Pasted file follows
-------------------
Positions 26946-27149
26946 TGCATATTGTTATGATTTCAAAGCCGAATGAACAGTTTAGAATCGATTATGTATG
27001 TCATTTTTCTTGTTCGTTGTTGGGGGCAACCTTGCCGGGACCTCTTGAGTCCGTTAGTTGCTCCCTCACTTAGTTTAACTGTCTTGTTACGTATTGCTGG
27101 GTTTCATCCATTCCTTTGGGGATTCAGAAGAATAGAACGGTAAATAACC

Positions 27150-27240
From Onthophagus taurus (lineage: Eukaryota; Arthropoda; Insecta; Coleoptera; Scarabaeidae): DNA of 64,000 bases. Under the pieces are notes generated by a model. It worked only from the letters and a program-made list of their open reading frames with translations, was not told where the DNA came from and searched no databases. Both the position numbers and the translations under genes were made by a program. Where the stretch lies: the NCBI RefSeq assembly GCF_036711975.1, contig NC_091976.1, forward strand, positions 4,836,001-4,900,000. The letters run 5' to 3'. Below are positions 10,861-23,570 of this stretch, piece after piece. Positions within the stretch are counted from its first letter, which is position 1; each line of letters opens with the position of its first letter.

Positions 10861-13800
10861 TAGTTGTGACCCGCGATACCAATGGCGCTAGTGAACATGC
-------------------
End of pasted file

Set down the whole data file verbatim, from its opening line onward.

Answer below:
Positions 26946-27149
26946 TGCATATTGTTATGATTTCAAAGCCGAATGAACAGTTTAGAATCGATTATGTATG
27001 TCATTTTTCTTGTTCGTTGTTGGGGGCAACCTTGCCGGGACCTCTTGAGTCCGTTAGTTGCTCCCTCACTTAGTTTAACTGTCTTGTTACGTATTGCTGG
27101 GTTTCATCCATTCCTTTGGGGATTCAGAAGAATAGAACGGTAAATAACC

Positions 27150-27240
From Onthophagus taurus (lineage: Eukaryota; Arthropoda; Insecta; Coleoptera; Scarabaeidae): DNA of 64,000 bases. Under the pieces are notes generated by a model. It worked only from the letters and a program-made list of their open reading frames with translations, was not told where the DNA came from and searched no databases. Both the position numbers and the translations under genes were made by a program. Where the stretch lies: the NCBI RefSeq assembly GCF_036711975.1, contig NC_091976.1, forward strand, positions 4,836,001-4,900,000. The letters run 5' to 3'. Below are positions 10,861-23,570 of this stretch, piece after piece. Positions within the stretch are counted from its first letter, which is position 1; each line of letters opens with the position of its first letter.

Positions 10861-13800
10861 TAGTTGTGACCCGCGATACCAATGGCGCTAGTGAACATGC